Unless I’m mistaking, Berardi writes in this issue that the descrepency between glycemic effects of All-Bran (low GI) and Corn Flakes (high GI) turn us to the insulin index. But in the article on the insulin index by JS Coleman, All-Bran is one of the lowest foods compared, only eggs and peanuts are lower. He also says that the protein in conjunction with the carbs in All-Bran may be eliciting the big insulin response. We’ve been told that eating carbs ALONE is a biggest mistake in regards to regulating blood sugar (because there is no postprandial glucagon reaction?). What’s going on? And are either the GI or the II really useful for either bulking or dieting? It seems that whatever you’re going to eat, you’re going to get an insulin response that will stop fat burning. Maybe the key is the RATE of insulin secretion(free-form BCAAs make more of a spike than solid protein)… Whatever, we need clear answers on this because I don’t know what to eat.
Drink more beer!
He also said that the blood glucose levels cleared faster with the all bran than the cornflakes. This would make it a better food choice because prolonged insulin spikes hurt fat loss. Another thing he said is to keep eating what makes you lean and that more research needs to be done on these topics.
If that’s regular All Bran, it’s not only bran, it has some added maltodextrin or sugar. Regular All Bran is about .2 sugar by weight. If I remember correctly, added sugar usually affects the II of the food more than the GI and fiber the opposite. I’m not sure about that one, but I remember reading it. The fiber would cause a low GI and the sugar would cause a greater insulin response with the protein. Also, to get 15g protein the participants would need about 2 cups of All Bran. That’s just nasty.
A quote from the Berardi’s aricle.
"While this study adds a whole lot of confusion with respect to selecting appropriate carbohydrate choices (since it now looks like all bran might be worse than even corn flakes in terms of the insulin response), I believe that it does indicate that the insulin index might turn out to be a better determinant of carbohydrate quality than the glycemic index. "
Berardi actually writes: “Therefore the reason the high GI corn flakes group had a larger rise in blood glucose is because they got a smaller insulin response and a slower clearance of the blood than the low-GI group.” But
Corn Flakes is much higher on the II than All-Bran, so how can All-Bran elicit more of an insulin response? JasonL, you bring up the issue of SPEED of insulin secretion, something which I’m interested in. 6 grams of free-form EAA produces a tremendous insulin response, much more than any carbohydrate. But perhaps the insulin spike of carbohydrates lasts longer… In any event, Berardi’s article actually includes this wondrous conclusion, which implies that we that the II and GI are INVERSELY related:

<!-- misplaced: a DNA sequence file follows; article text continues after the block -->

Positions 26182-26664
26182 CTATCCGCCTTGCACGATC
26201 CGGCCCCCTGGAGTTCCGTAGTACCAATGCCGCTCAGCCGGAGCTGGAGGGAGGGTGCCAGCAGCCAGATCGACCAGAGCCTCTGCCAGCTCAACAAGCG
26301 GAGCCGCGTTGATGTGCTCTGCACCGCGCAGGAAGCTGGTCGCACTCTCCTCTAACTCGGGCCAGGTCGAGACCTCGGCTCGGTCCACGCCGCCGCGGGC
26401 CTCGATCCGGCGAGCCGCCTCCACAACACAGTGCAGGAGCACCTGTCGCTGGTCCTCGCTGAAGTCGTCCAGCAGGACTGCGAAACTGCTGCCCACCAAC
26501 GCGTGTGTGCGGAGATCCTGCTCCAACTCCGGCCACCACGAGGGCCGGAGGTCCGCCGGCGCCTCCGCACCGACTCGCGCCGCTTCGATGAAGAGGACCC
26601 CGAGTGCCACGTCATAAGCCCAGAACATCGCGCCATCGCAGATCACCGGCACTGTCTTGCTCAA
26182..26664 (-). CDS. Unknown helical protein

“the low blood glucose response is probably due to the large insulin response and the subsequent rapid uptake into the tissues (Rd).”
Alright, in the absence of any glitches, this should post this time.
I just wanted to first off make it clear that this is not JB’s research or his interpretation of the research conducted or the methods involved.
That said, here’s a little more colorful explanation of what’s going on here with this research.
Currently we have a very comprehensive list of the Glycemic Index of various foodstuffs (i.e. carbs). In addition, we have a very minute Insulin Index of various foodstuffs (i.e. protein, carbs, etc.). Because of the limited II, we have based the majority of our carbohydrate choices on the glycemic index.
However, it now appears that the glycemic index is not an accurate and precise tool for measuring the physiological response to foods, in some cases at least.
Basically, we have been told that the glycemic index is representative of the rate of appearance (Ra) of glucose into the blood stream. That is, a lower GI foodstuff will have a lower Ra, relatively, than a higher GI foodstuff.
However, this is only part of the story. The measured glucose in the bloodstream at any time is not only a function of the Ra of glucose, but also the rate of disappearance (Rd) of glucose, which is thought to be governed by insulin (which drives home the glucose…kinda like Happy Gilmore sends the ball home).
Anyway, think of this like a sink (i.e. the bloodstream). The faucet is the Ra, while the drain is the Rd. If the drain is opened large enough such that the Rd of glucose exceeds the Ra of glucose (which appears to be the case in the All-bran situation), then the Ra will actually appear relatively low.
I hope this clears up some things…or prompts more questions. Either way, it’s a good discussion and begs the creation of a comprehensive insulin index of various foods.
What they are saying is
With the research JMB refered to, cornflakes show a low insulin response, where as the all bran showed a high response.
But in the available II reference, all bran has a low insulin index, while cornflakes has a high.